Quantum biology is an emerging field of science, established in the 1920s, which looks at whether the subatomic world of quantum mechanics plays a role in living cells. Quantum mechanics is an interdisciplinary field by nature, bringing together nuclear physicists, biochemists and molecular biologists.
In a research paper published by the journal Physical Chemistry Chemical Physics, a team from Surrey's Leverhulme Quantum Biology Doctoral Training Centre used state-of-the-art computer simulations and quantum mechanical methods to determine the role proton tunneling, a purely quantum phenomenon, plays in spontaneous mutations inside DNA.
Proton tunneling involves the spontaneous disappearance of a proton from one location and the same proton's re-appearance nearby.
The research team found that atoms of hydrogen, which are very light, provide the bonds that hold the two strands of the DNA's double helix together and can, under certain conditions, behave like spread-out waves that can exist in multiple locations at once, thanks to proton tunneling. This leads to these atoms occasionally being found on the wrong strand of DNA, leading to mutations.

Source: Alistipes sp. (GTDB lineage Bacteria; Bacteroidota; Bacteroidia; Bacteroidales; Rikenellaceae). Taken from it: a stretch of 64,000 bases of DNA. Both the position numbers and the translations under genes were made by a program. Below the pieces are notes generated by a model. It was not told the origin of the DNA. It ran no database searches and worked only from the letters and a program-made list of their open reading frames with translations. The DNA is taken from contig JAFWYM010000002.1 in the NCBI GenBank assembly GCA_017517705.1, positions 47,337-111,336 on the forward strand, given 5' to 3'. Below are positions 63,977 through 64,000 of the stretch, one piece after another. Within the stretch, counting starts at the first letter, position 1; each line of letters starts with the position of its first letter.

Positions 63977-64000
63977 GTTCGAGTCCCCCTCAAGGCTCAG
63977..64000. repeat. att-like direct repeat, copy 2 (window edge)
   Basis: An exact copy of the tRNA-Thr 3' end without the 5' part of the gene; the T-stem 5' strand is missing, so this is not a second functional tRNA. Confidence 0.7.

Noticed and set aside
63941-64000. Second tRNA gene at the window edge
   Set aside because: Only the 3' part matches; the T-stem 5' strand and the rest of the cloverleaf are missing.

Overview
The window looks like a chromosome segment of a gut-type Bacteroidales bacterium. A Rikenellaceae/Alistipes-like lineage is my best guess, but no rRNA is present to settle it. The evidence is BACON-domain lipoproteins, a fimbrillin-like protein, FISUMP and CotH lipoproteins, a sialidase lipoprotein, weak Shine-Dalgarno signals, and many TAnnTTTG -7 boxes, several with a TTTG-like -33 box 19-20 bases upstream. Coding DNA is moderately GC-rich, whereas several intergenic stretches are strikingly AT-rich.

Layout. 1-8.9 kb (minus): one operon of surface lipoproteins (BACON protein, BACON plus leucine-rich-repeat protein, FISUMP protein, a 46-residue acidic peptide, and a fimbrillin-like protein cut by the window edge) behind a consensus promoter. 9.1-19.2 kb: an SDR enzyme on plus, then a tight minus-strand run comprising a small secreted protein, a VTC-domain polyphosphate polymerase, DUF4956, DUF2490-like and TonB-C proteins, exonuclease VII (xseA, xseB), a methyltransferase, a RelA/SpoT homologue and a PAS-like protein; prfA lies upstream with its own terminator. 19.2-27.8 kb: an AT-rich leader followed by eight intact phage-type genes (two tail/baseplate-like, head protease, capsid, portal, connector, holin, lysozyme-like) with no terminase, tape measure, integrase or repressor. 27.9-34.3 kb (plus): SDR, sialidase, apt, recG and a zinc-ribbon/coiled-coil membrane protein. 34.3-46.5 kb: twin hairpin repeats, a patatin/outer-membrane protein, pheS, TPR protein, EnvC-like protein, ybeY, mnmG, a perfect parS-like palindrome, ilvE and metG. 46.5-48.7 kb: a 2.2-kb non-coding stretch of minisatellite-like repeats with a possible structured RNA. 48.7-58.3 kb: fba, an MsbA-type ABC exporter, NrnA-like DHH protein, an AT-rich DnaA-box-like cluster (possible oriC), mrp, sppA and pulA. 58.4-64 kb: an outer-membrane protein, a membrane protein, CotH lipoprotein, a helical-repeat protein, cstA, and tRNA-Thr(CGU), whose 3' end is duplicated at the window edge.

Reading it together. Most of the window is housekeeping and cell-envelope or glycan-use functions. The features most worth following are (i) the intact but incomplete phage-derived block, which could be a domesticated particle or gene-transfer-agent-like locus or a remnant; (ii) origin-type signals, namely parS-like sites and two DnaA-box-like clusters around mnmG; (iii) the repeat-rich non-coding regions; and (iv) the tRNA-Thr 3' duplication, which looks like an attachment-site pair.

Although these mutations' lifetime is short, the team from Surrey has revealed that they can still survive the DNA replication mechanism inside cells and could potentially have health consequences.
Dr Marco Sacchi, the project lead and Royal Society University Research Fellow at the University of Surrey, said: "Many have long suspected that the quantum world - which is weird, counter-intuitive and wonderful - plays a role in life as we know it. While the idea that something can be present in two places at the same time might be absurd to many of us, this happens all the time in the quantum world, and our study confirms that quantum tunneling also happens in DNA at room temperature."
There is still a long and exciting road ahead of us to understand how biological processes work on the subatomic level, but our study - and countless others over the recent years - have confirmed quantum mechanics are at play. In the future, we are hoping to investigate how tautomers produced by quantum tunneling can propagate and generate genetic mutations."
Louie Slocombe, PhD Student, Leverhulme Quantum Biology Doctoral Training Centre and Study Co-Author
Jim Al-Khalili, a co-author of the study and Co-Director of the Leverhulme Quantum Biology Doctoral Training Centre at the University of Surrey, said: "It has been thrilling to work with this group of young, diverse and talented thinkers - made up of a broad coalition of the scientific world. This work cements quantum biology as the most exciting field of scientific research in the 21st century."
Slocombe, L., et al. (2021) Quantum and classical effects in DNA point mutations: Watson–Crick tautomerism in AT and GC base pairs. Physical Chemistry Chemical Physics. doi.org/10.1039/D0CP05781A.